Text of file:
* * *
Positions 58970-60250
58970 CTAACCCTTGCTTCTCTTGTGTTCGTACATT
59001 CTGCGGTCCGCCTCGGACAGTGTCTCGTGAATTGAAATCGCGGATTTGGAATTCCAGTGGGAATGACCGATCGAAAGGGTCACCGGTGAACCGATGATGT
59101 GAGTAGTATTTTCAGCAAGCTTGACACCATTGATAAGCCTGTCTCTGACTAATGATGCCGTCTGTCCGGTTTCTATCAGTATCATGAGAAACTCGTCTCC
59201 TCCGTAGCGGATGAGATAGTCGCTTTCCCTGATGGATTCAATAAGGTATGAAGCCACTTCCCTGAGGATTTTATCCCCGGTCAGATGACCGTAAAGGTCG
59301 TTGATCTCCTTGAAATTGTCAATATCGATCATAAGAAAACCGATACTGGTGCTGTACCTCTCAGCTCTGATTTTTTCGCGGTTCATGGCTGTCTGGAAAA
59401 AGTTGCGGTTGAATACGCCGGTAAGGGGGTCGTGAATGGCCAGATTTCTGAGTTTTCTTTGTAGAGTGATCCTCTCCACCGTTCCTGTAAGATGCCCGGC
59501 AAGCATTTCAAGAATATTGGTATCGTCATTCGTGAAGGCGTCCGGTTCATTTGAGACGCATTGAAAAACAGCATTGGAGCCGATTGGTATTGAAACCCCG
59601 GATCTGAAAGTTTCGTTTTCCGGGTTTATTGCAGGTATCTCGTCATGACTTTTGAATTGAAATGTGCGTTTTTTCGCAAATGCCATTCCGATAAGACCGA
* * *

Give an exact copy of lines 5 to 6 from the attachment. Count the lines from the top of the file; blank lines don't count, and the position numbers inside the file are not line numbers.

59201 TCCGTAGCGGATGAGATAGTCGCTTTCCCTGATGGATTCAATAAGGTATGAAGCCACTTCCCTGAGGATTTTATCCCCGGTCAGATGACCGTAAAGGTCG
59301 TTGATCTCCTTGAAATTGTCAATATCGATCATAAGAAAACCGATACTGGTGCTGTACCTCTCAGCTCTGATTTTTTCGCGGTTCATGGCTGTCTGGAAAA